In brief: Condensed pledge drive pays for public radio
A single day of pleading for donations, rather than a weeklong pledge drive, paid off for Spokane Public Radio.
KPBX raised about $166,000 Thursday in its first attempt at condensing its spring fundraising to one day. That was on top of $300,000 in pledges made in advance of the “one and done” event.
The $466,000 pledge total is an increase of about 14 percent over last year, SPR President and General Manager Cary Boyce said.
“It was well-managed chaos, and the results are such a good indication of how much the community is behind us,” Boyce said.
KPBX will repeat the one-day drive in the fall and “for as long as it’s successful,” he said. “We learned a lot on our first try, so we’ll be better at it this fall, making it even more enjoyable. It really was a lot of fun, so I doubt our listeners would let us go back.”
The idea of shortening the pledge drive originally came from a public radio station in Alaska, Boyce said.
“The idea caught on, and it was certainly popular with listeners and radio staffs,” he said. “More and more stations across the country have tried it with continued success.”
Boyce added, “It’s a lot less arduous on listeners, volunteers and staff alike.”
No threats against city, law enforcement says
Spokane’s leading law enforcers reiterated Friday that there have been no threats against Spokane since Monday’s bombings in Boston and encouraged residents to attend events like Bloomsday.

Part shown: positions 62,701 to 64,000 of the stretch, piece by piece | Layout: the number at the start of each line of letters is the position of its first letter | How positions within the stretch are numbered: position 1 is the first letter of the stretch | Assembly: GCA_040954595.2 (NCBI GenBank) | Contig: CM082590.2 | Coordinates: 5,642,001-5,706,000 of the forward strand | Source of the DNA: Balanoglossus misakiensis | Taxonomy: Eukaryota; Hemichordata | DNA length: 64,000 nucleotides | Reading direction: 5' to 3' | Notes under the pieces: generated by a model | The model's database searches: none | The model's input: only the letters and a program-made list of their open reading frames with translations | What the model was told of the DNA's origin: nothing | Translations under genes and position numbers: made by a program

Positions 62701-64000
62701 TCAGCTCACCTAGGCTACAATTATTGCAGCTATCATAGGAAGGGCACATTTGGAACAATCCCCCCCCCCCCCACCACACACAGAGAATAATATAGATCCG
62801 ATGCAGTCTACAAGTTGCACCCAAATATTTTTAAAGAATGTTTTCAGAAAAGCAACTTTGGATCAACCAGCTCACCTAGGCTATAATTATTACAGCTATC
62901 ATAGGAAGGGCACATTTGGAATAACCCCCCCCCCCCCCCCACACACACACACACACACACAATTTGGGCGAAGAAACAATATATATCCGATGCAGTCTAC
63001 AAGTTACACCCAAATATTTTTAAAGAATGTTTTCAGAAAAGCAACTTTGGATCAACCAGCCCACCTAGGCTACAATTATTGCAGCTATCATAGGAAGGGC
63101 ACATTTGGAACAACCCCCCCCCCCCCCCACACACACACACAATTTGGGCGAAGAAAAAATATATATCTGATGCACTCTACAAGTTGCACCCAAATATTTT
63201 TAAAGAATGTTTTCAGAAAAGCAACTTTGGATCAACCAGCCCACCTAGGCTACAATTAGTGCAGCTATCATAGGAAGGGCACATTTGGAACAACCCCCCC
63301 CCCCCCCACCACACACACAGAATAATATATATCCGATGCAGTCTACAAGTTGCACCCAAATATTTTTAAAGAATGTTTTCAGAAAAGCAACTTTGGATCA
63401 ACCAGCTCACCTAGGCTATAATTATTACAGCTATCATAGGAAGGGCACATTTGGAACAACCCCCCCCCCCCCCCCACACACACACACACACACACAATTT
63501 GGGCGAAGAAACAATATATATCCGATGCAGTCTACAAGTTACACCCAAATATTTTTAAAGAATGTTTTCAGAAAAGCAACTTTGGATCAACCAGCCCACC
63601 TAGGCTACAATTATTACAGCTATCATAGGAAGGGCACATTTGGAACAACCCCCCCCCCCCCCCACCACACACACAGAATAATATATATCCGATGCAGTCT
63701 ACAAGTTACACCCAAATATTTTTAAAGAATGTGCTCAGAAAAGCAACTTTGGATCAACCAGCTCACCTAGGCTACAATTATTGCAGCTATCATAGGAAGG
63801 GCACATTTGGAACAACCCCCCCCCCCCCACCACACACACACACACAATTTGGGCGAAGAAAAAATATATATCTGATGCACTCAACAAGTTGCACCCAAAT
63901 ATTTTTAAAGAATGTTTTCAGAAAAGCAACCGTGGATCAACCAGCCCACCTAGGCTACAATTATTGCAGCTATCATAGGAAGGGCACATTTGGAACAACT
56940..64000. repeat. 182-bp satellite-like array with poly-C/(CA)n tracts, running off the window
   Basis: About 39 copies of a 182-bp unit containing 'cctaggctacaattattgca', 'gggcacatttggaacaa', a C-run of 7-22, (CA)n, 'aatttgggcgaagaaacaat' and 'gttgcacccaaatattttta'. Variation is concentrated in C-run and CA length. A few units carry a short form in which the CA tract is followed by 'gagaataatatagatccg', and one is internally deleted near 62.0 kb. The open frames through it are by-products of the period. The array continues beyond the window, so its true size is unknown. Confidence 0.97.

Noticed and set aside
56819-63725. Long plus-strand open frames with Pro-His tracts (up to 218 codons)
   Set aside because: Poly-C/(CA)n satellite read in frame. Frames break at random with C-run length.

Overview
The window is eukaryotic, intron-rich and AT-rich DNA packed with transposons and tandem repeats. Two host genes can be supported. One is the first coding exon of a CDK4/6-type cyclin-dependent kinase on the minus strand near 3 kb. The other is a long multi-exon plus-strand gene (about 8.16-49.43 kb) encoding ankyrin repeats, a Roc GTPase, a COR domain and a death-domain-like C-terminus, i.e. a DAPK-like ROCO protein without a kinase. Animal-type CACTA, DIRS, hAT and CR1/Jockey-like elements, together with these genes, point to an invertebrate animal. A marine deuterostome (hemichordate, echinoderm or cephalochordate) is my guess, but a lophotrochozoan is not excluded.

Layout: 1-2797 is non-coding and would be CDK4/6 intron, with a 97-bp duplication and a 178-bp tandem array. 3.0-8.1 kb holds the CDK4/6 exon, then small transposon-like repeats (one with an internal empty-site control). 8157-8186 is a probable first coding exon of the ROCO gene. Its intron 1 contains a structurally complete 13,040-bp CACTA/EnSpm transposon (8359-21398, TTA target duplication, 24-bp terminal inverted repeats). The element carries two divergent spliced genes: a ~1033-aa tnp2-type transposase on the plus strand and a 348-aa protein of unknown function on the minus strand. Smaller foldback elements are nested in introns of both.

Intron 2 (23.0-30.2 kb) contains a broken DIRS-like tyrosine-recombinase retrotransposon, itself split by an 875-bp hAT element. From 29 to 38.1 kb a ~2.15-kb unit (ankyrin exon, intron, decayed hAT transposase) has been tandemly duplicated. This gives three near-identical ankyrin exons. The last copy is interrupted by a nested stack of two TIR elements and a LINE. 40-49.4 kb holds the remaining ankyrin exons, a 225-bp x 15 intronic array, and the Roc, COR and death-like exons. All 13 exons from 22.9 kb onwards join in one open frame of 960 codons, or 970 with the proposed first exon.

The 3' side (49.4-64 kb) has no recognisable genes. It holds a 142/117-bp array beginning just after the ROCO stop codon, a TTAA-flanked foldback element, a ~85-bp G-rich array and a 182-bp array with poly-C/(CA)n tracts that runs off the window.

“We can’t live in a bunker,” police Chief Frank Straub said.
This Sunday’s Susan G. Komen Race for the Cure event and Bloomsday, on May 5, will both have extra security, he said, and the public should look at attendance as a way of standing up to terrorism.
Sheriff Ozzie Knezovich, also the head of Spokane’s Emergency Management team, said the region’s various departments work together to prepare for large-scale operations like this week’s search for the Boston bombers, which ended in the death of one suspect and the arrest of another on Friday.
In June, the emergency management team will hold a large-scale training exercise. Knezovich said law enforcement will take over an area mall for an entire day and re-create a scenario similar to last year’s shooting in Aurora, Colo. The simulation will involve all emergency responders and hospitals.
Knezovich said the goal is to be as prepared as possible.
“There’s no way to make everybody 100 percent safe,” Knezovich said. “That’s one of the prices we pay for freedom.”